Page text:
Now on to the images for today.

For this giraffe image, I did an extra step to start, and from Luminar opened Topaz Studio and then the Topaz Remask plugin.  I find Remask is excellent for complicated situations like these tree branches against the sky.  The sky was very grainy, and I wanted to apply some noise reduction, and I thought that would be the best way to go.  I shot this image with my Panasonic FZ1000, which is a very capable little camera, but I do find skies are generally quite noisy regardless of the ISO.  There was also a lot of airborne dust so it could have been that rather than a limitation of the camera.  After I created my mask in Remask, I ran the noise removal filter in Topaz Studio and sent the image back to Luminar, and then onto Tonality for black and white conversion.  If Luminar had an option to adjust luminosity masks so I could isolate the sky, I would have gone that route and saved some steps, but right now its not an option.

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Giraffe in the desert.  Hoanib Skeleton Coast Camp, Namibia.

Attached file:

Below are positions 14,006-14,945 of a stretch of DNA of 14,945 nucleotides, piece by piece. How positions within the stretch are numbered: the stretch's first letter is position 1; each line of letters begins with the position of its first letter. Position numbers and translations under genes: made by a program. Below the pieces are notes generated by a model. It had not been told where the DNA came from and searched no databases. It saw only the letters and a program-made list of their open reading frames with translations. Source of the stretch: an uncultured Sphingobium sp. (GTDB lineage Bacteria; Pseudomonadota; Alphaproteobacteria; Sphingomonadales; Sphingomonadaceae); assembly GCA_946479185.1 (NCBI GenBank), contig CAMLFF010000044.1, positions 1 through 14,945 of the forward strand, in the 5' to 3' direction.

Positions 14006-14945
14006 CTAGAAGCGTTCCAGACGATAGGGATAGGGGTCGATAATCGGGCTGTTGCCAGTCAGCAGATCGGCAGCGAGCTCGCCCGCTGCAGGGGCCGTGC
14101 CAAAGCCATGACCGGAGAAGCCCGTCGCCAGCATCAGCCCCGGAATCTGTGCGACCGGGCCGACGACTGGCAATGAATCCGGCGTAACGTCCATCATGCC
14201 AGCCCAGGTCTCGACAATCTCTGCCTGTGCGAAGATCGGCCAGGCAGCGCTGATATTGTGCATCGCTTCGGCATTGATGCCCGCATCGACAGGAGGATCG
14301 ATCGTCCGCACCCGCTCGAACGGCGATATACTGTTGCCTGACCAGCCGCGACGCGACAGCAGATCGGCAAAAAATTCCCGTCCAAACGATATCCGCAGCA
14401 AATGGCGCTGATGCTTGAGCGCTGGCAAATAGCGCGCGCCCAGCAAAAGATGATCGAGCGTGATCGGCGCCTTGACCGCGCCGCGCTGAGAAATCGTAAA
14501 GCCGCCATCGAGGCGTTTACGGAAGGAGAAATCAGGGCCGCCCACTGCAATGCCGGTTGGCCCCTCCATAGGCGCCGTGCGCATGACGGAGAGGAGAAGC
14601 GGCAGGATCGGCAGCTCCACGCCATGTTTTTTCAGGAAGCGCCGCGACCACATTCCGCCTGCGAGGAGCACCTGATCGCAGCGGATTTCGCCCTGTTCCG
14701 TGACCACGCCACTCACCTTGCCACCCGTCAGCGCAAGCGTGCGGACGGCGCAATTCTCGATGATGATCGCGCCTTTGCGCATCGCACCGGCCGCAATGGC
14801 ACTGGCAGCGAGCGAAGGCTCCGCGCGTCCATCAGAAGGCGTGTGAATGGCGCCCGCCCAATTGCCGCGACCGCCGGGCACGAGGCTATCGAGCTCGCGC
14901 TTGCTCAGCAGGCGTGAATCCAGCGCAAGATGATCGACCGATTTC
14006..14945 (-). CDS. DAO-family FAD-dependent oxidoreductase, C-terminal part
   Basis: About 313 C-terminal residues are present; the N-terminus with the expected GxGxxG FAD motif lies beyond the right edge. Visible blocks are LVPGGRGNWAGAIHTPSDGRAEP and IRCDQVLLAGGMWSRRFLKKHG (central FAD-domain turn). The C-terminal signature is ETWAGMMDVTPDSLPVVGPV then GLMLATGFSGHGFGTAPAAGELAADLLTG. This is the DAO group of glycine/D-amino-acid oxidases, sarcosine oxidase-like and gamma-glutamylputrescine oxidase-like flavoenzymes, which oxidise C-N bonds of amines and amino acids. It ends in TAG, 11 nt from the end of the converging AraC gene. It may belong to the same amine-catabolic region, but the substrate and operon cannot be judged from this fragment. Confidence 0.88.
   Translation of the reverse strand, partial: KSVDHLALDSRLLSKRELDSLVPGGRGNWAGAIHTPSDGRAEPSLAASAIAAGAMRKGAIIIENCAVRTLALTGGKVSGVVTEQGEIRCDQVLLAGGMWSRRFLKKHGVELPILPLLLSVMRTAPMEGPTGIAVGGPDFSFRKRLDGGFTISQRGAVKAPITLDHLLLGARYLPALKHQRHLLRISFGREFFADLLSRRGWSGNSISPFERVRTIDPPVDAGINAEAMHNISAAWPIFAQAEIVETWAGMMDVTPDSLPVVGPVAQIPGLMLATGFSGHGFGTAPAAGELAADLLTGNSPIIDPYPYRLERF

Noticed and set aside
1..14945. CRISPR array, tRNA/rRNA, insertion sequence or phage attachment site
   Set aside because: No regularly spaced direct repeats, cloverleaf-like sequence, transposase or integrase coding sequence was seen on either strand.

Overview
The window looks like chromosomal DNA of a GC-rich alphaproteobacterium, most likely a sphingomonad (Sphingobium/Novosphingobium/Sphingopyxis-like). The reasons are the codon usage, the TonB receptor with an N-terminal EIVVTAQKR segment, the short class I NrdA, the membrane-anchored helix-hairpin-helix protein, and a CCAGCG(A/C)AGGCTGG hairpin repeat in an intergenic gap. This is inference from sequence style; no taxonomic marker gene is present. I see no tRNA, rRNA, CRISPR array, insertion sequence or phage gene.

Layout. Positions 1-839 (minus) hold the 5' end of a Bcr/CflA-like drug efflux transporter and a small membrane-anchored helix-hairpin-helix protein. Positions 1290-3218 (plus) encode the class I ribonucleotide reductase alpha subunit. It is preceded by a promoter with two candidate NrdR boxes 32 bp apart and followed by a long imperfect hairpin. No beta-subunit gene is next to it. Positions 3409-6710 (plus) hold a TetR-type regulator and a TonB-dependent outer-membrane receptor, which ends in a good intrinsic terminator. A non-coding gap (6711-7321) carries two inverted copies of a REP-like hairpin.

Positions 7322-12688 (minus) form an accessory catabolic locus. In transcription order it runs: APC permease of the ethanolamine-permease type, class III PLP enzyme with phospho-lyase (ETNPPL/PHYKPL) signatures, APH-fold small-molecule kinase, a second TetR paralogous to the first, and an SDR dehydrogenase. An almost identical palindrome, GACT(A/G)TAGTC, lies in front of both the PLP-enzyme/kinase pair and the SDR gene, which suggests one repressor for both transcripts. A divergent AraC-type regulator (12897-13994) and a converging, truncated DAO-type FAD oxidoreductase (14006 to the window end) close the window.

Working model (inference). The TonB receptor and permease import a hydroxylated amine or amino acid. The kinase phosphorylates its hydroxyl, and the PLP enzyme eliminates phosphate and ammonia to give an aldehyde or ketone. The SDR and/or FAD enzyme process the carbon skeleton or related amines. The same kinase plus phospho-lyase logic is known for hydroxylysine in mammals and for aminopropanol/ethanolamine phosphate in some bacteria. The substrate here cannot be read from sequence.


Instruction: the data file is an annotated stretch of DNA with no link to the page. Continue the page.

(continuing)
Things were much simpler for the next two images.  I edited both using the Tonality plug in, though I am sure I could have arrived at similar results just using Luminar.  As with most photo editing programs, there are a lot of different paths to get to the same place.  It’s all about what works for you.

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A zebra calf photographed in Etosha National Park, Namibia.

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A black-faced impala spotted in Ongava Game Reserve in Namibia.  Our guide explained to us that any reserves that add impala to their property in Namibia must add the black-faced impala.  This was started as a measure to help conserve the species and allow them to thrive.

I hope you’ve enjoyed my selections for the day 🙂

2018-07-09: Monochrome Monday

A trio of antelope images to start the week.

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A steenbok pauses for a quick photo op before disappearing behind the scrubby trees growing in the sand.  Hoanib Camp, Namibia.  April 2017.

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A group of oryx get photobombed by a grazing springbok.  Ongava Game Reserve, Namibia. April 2017.

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A lone nyala bull checks out his surroundings.  Londolozi Game Reserve, South Africa. May 2017.

 

Wishing everyone a fantastic week! 🙂